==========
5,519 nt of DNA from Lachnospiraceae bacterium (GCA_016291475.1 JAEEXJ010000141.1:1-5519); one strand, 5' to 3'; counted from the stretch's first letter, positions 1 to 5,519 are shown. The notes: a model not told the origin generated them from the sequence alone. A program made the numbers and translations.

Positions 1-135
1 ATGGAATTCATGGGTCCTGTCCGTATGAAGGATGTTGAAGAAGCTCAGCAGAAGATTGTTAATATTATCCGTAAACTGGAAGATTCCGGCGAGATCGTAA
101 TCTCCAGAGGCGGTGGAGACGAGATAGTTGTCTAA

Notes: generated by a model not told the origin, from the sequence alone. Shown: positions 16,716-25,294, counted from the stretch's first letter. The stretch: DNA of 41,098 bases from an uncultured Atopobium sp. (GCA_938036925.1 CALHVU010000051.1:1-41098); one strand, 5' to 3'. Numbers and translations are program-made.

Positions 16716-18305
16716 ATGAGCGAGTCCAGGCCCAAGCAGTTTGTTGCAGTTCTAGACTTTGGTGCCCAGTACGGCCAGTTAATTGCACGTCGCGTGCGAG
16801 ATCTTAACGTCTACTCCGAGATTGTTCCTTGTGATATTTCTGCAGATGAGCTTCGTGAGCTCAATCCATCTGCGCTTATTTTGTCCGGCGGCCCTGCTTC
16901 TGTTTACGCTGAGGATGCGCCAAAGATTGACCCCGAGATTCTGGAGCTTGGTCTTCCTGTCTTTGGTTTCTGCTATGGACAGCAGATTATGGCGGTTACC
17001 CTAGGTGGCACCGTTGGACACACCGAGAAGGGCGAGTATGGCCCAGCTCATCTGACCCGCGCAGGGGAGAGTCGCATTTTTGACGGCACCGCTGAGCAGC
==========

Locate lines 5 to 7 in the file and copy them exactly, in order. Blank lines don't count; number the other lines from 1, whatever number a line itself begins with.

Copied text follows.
Notes: generated by a model not told the origin, from the sequence alone. Shown: positions 16,716-25,294, counted from the stretch's first letter. The stretch: DNA of 41,098 bases from an uncultured Atopobium sp. (GCA_938036925.1 CALHVU010000051.1:1-41098); one strand, 5' to 3'. Numbers and translations are program-made.

Positions 16716-18305
16716 ATGAGCGAGTCCAGGCCCAAGCAGTTTGTTGCAGTTCTAGACTTTGGTGCCCAGTACGGCCAGTTAATTGCACGTCGCGTGCGAG